"When I fight about what is going on in the neighborhood, or when I fight about what is happening to other people's children, I'm doing that because I want to leave a community and a world that is better than the one I found." -Marian Wright Edelman
A community is more than its geographic boundaries. It is more than than its leadership, even more than the homes or businesses that dot the streets. A community is its people, those who have come together and identify with one another whether due to circumstance, locality, or even race. Pennsylvania is filled with examples of communities that have worked together to make their mark in history. These communities are in common throughout our history because of its people, and as PHMC historian Eric Ledell Smith had said, "There is no 'Black history,' 'women’s history,' or 'Native American history.' There is only human history."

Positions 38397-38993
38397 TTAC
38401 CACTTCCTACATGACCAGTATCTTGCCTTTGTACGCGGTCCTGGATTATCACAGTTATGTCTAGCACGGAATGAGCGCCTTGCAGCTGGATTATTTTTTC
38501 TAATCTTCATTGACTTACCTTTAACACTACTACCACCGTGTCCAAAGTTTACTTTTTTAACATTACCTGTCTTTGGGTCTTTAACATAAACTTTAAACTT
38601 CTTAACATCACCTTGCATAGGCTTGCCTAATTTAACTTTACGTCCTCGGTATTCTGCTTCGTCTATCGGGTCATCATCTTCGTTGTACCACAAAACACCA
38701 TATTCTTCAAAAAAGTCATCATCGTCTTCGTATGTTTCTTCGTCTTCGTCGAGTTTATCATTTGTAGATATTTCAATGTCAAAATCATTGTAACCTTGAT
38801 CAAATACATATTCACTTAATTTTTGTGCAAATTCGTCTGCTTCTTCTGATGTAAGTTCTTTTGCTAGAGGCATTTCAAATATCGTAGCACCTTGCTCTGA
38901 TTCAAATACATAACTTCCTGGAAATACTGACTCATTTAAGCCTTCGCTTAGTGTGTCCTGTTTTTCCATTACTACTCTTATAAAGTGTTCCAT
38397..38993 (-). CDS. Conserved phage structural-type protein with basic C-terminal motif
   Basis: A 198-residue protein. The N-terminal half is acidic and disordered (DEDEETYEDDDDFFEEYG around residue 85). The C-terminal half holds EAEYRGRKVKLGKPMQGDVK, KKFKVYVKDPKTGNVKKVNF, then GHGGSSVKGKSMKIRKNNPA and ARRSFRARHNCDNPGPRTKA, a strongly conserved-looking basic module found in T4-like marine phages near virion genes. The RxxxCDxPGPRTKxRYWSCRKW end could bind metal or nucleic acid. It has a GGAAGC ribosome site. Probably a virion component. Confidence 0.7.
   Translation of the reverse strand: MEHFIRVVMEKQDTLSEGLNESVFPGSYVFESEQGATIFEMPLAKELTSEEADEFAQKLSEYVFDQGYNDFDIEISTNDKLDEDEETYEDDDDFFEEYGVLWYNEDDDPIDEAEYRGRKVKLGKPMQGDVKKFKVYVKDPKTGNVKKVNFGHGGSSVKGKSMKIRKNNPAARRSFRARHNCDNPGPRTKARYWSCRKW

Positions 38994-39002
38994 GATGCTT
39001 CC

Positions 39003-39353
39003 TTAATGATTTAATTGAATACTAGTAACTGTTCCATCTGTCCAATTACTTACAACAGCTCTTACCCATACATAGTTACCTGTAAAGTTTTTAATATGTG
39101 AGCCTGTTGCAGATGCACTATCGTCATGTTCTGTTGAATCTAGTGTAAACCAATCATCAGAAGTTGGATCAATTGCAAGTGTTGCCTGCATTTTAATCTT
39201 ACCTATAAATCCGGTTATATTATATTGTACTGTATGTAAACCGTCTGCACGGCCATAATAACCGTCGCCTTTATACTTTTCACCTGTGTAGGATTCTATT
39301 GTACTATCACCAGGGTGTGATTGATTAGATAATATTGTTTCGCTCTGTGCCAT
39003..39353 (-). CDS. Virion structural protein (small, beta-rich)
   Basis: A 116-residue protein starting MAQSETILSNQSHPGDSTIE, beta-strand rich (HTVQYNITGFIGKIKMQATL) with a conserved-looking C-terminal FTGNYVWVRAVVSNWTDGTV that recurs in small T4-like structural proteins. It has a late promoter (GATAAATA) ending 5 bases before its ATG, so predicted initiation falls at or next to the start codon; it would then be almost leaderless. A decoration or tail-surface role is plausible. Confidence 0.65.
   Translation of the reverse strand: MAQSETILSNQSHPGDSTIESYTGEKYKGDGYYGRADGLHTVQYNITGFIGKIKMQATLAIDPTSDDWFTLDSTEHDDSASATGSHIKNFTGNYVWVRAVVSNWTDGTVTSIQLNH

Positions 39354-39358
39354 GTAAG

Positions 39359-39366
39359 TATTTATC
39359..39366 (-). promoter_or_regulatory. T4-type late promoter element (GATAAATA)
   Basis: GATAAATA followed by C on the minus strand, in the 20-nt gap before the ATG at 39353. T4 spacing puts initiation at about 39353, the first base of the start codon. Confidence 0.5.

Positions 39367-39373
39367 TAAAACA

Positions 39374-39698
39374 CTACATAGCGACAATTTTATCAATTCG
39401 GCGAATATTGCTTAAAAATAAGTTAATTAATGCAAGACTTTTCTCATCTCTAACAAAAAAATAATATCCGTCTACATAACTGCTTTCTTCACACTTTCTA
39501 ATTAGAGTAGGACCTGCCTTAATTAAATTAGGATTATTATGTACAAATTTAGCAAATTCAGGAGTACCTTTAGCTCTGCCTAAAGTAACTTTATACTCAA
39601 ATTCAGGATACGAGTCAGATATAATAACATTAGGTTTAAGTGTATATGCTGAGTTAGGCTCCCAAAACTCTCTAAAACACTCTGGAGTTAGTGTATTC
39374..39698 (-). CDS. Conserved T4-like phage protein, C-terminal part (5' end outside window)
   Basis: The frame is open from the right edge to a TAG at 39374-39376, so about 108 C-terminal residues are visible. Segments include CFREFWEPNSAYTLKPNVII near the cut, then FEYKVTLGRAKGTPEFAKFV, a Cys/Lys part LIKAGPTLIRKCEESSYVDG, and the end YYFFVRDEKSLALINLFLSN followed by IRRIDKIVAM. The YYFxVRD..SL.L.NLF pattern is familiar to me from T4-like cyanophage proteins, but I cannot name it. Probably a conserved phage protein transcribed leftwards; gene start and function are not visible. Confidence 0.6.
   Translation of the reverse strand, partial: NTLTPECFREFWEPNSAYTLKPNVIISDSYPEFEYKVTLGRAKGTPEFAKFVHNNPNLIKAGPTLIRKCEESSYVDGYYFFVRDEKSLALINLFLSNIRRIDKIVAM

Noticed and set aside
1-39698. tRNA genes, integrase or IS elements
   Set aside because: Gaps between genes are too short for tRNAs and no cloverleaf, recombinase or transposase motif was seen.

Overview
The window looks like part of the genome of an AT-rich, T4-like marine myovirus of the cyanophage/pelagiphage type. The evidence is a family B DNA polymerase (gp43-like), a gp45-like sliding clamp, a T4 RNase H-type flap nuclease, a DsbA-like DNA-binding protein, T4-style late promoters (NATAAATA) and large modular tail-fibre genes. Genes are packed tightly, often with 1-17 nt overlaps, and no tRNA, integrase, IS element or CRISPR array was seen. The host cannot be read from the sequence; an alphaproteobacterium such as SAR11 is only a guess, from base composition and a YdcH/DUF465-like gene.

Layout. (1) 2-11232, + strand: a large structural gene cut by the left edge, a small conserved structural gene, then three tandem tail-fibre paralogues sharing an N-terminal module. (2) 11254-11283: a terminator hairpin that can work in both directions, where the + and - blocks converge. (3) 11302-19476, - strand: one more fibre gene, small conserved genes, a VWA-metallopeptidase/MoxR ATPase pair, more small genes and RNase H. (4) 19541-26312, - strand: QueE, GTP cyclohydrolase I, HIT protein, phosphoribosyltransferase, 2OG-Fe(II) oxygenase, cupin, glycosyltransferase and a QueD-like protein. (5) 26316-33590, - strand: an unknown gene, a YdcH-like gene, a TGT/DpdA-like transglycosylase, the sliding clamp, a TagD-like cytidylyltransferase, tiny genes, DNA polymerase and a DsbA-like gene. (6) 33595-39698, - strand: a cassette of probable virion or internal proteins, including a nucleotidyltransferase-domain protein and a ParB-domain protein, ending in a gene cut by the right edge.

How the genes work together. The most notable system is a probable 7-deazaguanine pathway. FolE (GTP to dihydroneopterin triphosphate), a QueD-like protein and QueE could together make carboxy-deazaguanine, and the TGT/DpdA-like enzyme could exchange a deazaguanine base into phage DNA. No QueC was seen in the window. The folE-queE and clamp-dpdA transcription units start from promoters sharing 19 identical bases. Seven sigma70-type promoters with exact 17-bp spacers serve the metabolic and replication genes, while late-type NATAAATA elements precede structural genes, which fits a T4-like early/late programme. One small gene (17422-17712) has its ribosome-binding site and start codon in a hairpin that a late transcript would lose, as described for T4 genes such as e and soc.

African Americans in Pennsylvania: This article provides a brief overview and timeline of the African American community in Pennsylvania. It was first developed in 1991 as an educational pamphlet and later added to the Pennsylvania History section of PHMC's Web site.
Charles "Teenie" Harris recorded a community through his photography of Pittsburgh neighborhoods. He was a freelance and staff photographer from 1938 until his retirement in 1975 for the inernationally renowned Pittsburgh Courier.
Community Survey Reports contain historic resource survey reports on the Black history of eight individual communities throughout Pennsylvania.
Religion contains a historical account of African Americans and religion in Pennsylvania.
Education focuses on the multifaceted history of African American education in Pennsylvania from the eighteenth through late twentieth century.